Minyan reminds Joseph Israel of his boyhood in Cairo, Egypt
Â By TAMAR FENTON
In an effort to connect with his heritage, local engineer Joseph Israel joined the Sephardi Minyan when he moved to Minnesota in 2002. The minyan, which was started by Lebanese immigrant David Khabie and former Minnesotan Abe Sclar more than 30 years ago, is a welcoming group for local Sephardic Jews who want to retain the worship melodies and traditions with which they grew up.
“Being Sephardic is a state of mind in the broader sense,” said Israel, who is now a co-leader of the minyan. “We come from so many different countries with so many different influences, but there is a commonality among the way we do things, the food we eat, our histories.”
Of the 14 million Jews in the world, about 3 million of them are of Sephardic origin, meaning that they trace their roots to Spain, Portugal and countries of the Middle East (also known as Mizrachi origin).
ThisÂ minyanÂ (group of at least 10 Jewish males) conducts monthly services in the basement of Kenesseth Israel Congregation in St. Louis Park, and approximately 40 people have attended services on Rosh Hashana and Yom Kippur. The minyan will next meet on April 18.
A Sephardi Minyan meeting took place on Sunday at Little Tel Aviv in St. Louis Park. Pictured above are (front row, l to r): Teddy Nachmias, owner, Little Tel Aviv; Yuval Dahan, (middle row): Tal Parente, Meyer Mechache, David Khabie, Nisso Khabie, Joe Israel, Binyamin Elnekavah, Jonathan Grad, (back row): Gavriel Darsha and Yossi Ben-Harush. (Photo: Courtesy of Nisso Khabie)
The Shabbat and holiday services are Orthodox, and there is aÂ mechitzaÂ (physical barrier) between the men and the women in the sanctuary. All men who attend services receive the honor of being called to the Torah.
The use of the space has been generously donated by Kenesseth Israel, and the minyan has been cordially accepted by Kenesseth’s leadership, including Rabbi Chaim Goldberger.
“Many local Sephardic Jews already belong to synagogues here,” Israel said. “We are not trying to create our own synagogue. Rather, we just want to get together periodically and do things the way we remember doing them with our parents and our grandparents.”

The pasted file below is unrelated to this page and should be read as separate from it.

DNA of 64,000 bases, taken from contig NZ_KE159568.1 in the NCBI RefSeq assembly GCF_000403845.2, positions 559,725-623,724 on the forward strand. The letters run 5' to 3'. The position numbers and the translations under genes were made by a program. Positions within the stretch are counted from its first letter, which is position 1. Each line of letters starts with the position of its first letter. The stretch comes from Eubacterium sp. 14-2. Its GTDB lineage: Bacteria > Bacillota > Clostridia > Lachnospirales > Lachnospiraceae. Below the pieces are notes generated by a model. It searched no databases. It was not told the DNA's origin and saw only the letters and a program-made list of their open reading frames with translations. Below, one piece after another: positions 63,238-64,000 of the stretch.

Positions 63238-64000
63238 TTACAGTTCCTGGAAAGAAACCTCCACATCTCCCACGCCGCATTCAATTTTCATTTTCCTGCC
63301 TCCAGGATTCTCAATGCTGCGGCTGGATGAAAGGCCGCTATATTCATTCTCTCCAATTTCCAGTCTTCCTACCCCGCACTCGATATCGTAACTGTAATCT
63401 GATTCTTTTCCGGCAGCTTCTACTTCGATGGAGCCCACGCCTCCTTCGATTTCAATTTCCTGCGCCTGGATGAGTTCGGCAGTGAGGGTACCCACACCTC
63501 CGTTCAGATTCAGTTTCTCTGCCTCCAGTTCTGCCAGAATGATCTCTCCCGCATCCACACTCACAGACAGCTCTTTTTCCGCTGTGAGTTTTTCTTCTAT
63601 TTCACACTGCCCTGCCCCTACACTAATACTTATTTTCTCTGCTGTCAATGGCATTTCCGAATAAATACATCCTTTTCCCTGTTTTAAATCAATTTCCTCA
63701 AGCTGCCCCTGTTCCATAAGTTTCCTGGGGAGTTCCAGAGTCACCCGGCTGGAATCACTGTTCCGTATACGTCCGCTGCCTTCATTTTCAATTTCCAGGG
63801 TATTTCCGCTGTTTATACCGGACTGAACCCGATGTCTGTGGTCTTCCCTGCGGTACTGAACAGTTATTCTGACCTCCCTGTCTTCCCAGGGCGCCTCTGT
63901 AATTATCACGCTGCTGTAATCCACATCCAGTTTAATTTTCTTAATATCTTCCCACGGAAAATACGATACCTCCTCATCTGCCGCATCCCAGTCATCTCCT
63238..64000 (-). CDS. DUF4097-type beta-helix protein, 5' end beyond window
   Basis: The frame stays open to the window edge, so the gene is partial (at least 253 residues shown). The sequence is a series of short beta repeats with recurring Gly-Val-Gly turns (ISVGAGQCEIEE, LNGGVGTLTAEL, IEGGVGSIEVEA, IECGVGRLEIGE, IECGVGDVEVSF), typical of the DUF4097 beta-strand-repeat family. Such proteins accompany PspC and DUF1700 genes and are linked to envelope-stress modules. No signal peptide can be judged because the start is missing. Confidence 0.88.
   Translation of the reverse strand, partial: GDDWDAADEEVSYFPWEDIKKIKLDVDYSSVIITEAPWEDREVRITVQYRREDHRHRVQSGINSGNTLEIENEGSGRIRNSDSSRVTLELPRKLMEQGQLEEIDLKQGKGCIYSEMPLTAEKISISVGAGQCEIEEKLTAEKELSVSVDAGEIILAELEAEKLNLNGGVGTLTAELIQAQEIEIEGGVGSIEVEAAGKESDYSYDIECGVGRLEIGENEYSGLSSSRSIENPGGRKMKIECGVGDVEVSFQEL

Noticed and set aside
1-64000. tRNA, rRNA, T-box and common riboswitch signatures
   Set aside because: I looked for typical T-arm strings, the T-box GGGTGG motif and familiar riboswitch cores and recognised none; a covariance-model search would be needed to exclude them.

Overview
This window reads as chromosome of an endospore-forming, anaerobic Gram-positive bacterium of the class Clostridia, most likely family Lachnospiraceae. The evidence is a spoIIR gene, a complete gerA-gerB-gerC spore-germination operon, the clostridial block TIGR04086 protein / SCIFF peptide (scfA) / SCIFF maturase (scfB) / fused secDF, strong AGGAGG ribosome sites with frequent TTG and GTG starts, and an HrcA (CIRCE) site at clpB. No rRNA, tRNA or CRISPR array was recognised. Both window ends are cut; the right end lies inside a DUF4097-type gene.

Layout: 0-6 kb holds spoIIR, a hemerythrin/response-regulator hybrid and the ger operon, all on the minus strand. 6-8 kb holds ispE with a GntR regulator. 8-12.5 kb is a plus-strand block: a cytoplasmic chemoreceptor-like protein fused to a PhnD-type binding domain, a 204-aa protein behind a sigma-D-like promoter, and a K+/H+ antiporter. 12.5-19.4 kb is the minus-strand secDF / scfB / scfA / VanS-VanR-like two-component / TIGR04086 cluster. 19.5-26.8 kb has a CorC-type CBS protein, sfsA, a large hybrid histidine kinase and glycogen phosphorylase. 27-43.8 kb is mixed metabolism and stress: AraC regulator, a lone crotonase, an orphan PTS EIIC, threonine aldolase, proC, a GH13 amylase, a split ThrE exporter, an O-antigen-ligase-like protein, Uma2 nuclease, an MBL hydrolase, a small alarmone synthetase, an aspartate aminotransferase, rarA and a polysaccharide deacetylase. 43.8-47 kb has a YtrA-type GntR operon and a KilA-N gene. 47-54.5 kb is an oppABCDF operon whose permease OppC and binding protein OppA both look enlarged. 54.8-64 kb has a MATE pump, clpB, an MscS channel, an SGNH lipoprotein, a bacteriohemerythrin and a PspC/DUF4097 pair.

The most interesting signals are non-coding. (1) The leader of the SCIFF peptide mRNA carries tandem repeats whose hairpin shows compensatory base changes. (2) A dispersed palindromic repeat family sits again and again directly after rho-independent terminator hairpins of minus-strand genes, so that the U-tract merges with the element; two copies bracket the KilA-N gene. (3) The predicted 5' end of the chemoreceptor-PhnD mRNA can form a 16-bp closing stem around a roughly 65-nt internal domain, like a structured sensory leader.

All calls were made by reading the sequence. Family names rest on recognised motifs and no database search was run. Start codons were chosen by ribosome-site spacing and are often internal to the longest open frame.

The minyan provides an opportunity for Sephardic Jews to join together, socialize and pray using their traditional melodies and customs.
“We have beautiful traditions, and it feels so soothing to hear the melodies that we use for prayer and Torah reading,” Israel said. “I am reminded of how I felt sitting with my father in our synagogue in Egypt when I was a boy.”
Israel’s father was theÂ hazzanÂ (cantor) in his synagogue in Cairo, Egypt, and at Ahi Ezer Congregation in Brooklyn, N.Y. His great-great-great-grandfather, Yom Tov Israel, was the chief rabbi of Egypt from 1866 until he died in 1891.
Sephardic Jews have the distinction of being the first Jews to settle in America more than 350 years ago. Those first 23 Jewish Americans — descended from Jews who had fled the Inquisition in Spain in 1492 and then settled in Brazil — came to what is now New York in 1654, seeking a country in which they could live without fear of religious persecution.
It is unknown how many Sephardic Jews reside in the Twin Cities, but Israel is hoping to find them all. Information about the minyan has been spread only through word of mouth, but he now hopes to reach more local Sephardim as well as those who are Sephardim at heart or who simply want to experience a Sephardic service. Everyone is welcome.
“I hope that this article will create more awareness about the local Sephardic community, bring the diverse Sephardi community together for Shabbat and holidays, help the Sephardi Minyan to grow, and expose the broader Jewish community to the beauties of Sephardic culture,” Israel said.
A photo of young Joseph Israel in his Cairo synagogue. (Photo: Courtesy of Joseph Israel)
Though most of the activities of the Sephardi Minyan revolve around worship, Lili Khabie — who along with her husband and brother are thought to be the only local Jews who were raised in Lebanon — hopes to create an opportunity to bring women together to celebrate Sephardic culture.
“I love the Jewish community here and I feel very much a part of it,” Khabie said. “But you don’t forget who you are and where you come from, and you don’t ever stop longing for those traditions that are most familiar to you… I believe that all Jews should know where they came from, and one way to do that is for the women to keep our Sephardic traditions alive and share them with the whole community.”
The Sephardi Minyan will meet 8:45 a.m. Saturday, April 18 at Kenesseth Israel, 4330 W. 28th St., St. Louis Park. Sephardic Coffee Socials also take place. For information, contact Joseph Israel at:Â firstname.lastname@example.org.
For information about starting a Sephardic women’s group, call Lili Khabie at 952-926-4162.
Passover prohibitions differ between Sephardic and Ashkenazi communities and were established by the leading rabbis of each group in the 16th century.
Following the ruling by Rabbi Moshe Kouchi of France, Ashkenazi custom dictates that all foods resembling or even looking like forbidden foods are prohibited on Passover. Sephardic tradition follows the ruling of Rabbi Joseph Caro, who allowed the use ofÂ kitniyotÂ — generically called legumes, but including rice, corn, soy beans, lentils, string beans, peas, peanuts, mustard, sesame seeds and poppy seads — which are not permitted in Ashkenazi tradition.
Many Sephardic homes include rice in their seder meal to reinforce this distinction in traditions. — Tamar Fenton